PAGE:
Martina: Teresa became convinced that Spain's contributions to the birth and independence of the United States had not been properly recognized.

Teresa: Yo aprendí mucho más sobre España y Estados Unidos cuando estudié el pasado y la historia conjunta de esos dos países.

Martina: Most historians agree that the turning point in the War came when Spanish troops, led by Gálvez, joined French and American forces against the British.

Teresa: Por eso Bernardo de Gálvez fue importante. Conquistó el sur y ayudó al general Washington. ¡El retrato de alguien tan importante tenía que existir!

Martina: Teresa was determined to find out what had happened to the missing portrait. She called one historian after another, then she called the historians of the U.S. Capitol. She called them so many times, they gave her a nickname, "Portrait Lady." Finally, they confirmed that, yes, there was a resolution from 1783 accepting a portrait of Gálvez. But this portrait…didn't exist.

Teresa: El retrato no estaba en ningún lado. Los historiadores del Capitolio no sabían nada de él desde aquella carta de 1783. Yo me había hecho una promesa a mí misma: colgar ese retrato en el Capitolio. Pero… ¿cómo iba a colgar un retrato que no existía? Y además, ¿quién iba a escuchar a una secretaria?

Martina: Armed with all of this information, Teresa approached Congressman Chris Van Hollen in the Capitol in 2013. To her surprise, he said he would help. His office wanted all the information she had. Who was this mysterious Spaniard, Bernardo de Gálvez?

Teresa: Yo trabajé con el congresista durante seis meses y él preparó un informe con muchos detalles. Él se lo envió al Departamento de Arte de la Cámara de Representantes.

Martina: In the U.S. Capitol, the House of Representatives and the Senate each have their own art curators. Teresa knew she needed their support if she was going to secure this long overdue tribute, or homenaje, to Gálvez. But the first response she got was underwhelming.

Teresa: Los historiadores de la Cámara de Representantes me dijeron que aceptaban colgar el retrato pero solo de forma temporal. Mi última opción era el Senado.

Martina: A month after that disappointing answer from the House of Representatives, Teresa got word that the Spanish prime minister, Mariano Rajoy, was coming to Washington on an official visit. Through a contact in the Spanish embassy, she secured a few minutes with him.

Teresa: Después de nuestra reunión, yo estaba casi segura de que el primer ministro español no me iba a ayudar. ¿Por qué le iba a interesar ayudarme con un retrato olvidado hace tantos años?

Martina: But the prime minister was impressed with Teresa's energy and commitment, so he promised to help. In Washington, he met with President Barack Obama and an influential senator: Bob Menéndez of New Jersey, whose grandparents came from Spain and Cuba. Teresa was invited to meet with Senator Menéndez's staff at the Capitol.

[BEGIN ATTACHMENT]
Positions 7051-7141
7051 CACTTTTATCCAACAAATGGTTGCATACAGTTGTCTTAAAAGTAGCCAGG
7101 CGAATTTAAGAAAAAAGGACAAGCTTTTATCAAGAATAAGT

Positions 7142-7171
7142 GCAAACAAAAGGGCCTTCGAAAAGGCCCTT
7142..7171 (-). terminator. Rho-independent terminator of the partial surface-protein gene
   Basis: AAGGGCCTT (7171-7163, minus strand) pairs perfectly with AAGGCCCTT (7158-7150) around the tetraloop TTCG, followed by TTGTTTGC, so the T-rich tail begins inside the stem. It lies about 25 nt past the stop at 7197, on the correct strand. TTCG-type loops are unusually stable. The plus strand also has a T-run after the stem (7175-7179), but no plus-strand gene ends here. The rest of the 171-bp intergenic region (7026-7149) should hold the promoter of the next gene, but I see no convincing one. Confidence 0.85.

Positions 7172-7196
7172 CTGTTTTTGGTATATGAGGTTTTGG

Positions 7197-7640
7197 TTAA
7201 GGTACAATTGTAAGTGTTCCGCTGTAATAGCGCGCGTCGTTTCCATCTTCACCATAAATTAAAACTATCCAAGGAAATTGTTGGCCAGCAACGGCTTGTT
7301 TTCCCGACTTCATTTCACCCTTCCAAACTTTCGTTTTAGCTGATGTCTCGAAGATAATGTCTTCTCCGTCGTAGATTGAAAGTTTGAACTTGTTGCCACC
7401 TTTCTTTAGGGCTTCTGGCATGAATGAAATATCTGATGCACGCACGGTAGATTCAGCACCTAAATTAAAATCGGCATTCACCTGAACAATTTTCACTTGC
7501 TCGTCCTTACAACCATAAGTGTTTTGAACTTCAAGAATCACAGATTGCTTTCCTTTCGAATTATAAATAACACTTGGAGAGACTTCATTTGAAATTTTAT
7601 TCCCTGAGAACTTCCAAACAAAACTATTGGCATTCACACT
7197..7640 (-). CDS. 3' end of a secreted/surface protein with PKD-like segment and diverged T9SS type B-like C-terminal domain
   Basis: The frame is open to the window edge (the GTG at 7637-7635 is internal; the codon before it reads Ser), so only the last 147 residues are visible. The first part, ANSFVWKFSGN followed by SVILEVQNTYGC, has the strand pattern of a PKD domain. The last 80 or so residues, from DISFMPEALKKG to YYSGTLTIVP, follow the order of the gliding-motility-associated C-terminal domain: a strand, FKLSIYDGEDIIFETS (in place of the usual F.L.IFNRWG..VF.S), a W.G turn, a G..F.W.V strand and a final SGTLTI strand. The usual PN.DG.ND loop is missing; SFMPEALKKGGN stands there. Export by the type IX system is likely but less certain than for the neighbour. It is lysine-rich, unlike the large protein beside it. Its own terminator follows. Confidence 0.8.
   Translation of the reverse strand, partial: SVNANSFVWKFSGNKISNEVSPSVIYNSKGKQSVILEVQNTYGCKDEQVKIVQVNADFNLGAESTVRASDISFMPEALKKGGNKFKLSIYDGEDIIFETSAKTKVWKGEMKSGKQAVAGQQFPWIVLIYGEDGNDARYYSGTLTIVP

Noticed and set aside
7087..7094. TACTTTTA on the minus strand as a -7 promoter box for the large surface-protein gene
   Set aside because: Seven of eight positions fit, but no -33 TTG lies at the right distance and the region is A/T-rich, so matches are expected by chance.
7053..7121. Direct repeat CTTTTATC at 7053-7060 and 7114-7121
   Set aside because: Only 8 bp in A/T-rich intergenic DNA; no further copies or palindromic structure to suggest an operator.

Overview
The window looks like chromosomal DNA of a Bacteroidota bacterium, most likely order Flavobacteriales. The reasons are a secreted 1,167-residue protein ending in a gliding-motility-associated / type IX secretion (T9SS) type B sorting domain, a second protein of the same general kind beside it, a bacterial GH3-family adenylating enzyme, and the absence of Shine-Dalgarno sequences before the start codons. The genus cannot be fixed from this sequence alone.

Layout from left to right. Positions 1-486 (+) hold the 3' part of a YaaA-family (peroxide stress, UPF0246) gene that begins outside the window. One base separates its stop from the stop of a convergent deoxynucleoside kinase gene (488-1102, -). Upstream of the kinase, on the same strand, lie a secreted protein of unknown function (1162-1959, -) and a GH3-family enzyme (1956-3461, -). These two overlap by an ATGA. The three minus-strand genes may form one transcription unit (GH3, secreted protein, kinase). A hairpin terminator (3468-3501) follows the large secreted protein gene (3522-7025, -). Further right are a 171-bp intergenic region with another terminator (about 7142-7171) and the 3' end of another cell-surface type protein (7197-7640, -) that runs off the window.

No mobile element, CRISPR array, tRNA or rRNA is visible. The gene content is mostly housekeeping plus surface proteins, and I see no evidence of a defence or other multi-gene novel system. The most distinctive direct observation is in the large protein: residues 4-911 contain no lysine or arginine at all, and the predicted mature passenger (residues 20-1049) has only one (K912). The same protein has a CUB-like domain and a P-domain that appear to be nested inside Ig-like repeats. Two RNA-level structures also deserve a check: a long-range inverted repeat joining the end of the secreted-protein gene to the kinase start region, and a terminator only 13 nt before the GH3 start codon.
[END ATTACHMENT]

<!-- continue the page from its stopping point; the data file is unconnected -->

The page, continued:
Teresa: Yo sabía que el senador Menéndez tenía el poder de colgar el retrato, así que le ofrecí toda mi ayuda.

Martina: The Senator asked Teresa to gather documents, photos, records, and letters supporting her cause, in order to meet the necessary requirements for petitioning the Senate Ethics Committee. She only had 24 hours to do this.

Teresa: Yo estaba preocupada pero me puse a trabajar. Llamé a mis contactos en universidades, asociaciones y gobiernos. Finalmente, conseguí todos los documentos. Pero… no sabía si todo eso iba a ser suficiente.

Martina: Months went by, until one day, Teresa received a call from Senator Menendez's office. The news was good: the portrait of Bernardo de Gálvez had finally been formally accepted as a gift to the United States. It would have a permanent home on the walls of the Senate!

Teresa: ¡Fue una de las alegrías más grandes de mi vida! Por fin, después de casi dos años de mucho trabajo, Estados Unidos iba a cumplir su promesa. Lloré de emoción, por España y por Estados Unidos… pero enseguida me di cuenta de algo y ¡entré en pánico!

Martina: Teresa had been so busy trying to get the attention of the U.S. government…that she'd overlooked one very important detail. The Senate expected her to provide the portrait of Gálvez. And Teresa…didn't have one.

Teresa: ¡No había ningún retrato! ¡Y yo había dado mi palabra de colgarlo en el Capitolio! ¿Qué iba a hacer?

Martina: Teresa had spent months lobbying the United States Congress…and she had finally succeeded. Yet finding a portrait and sending it to Washington would prove to be a whole different odyssey.

Teresa: Yo llamé a Manuel Olmedo, el historiador que encontró la carta original del siglo XVIII. Si alguien me podía ayudar, era él, así que le dije: "Manuel, necesito un retrato".

Martina: Luckily, Manuel was the vice president of the Historical Society of Bernardo de Gálvez, so he did know of a portrait. It had been commissioned by the King of Spain in the 18th century, but it was kept in a private collection or colección privada, in Málaga.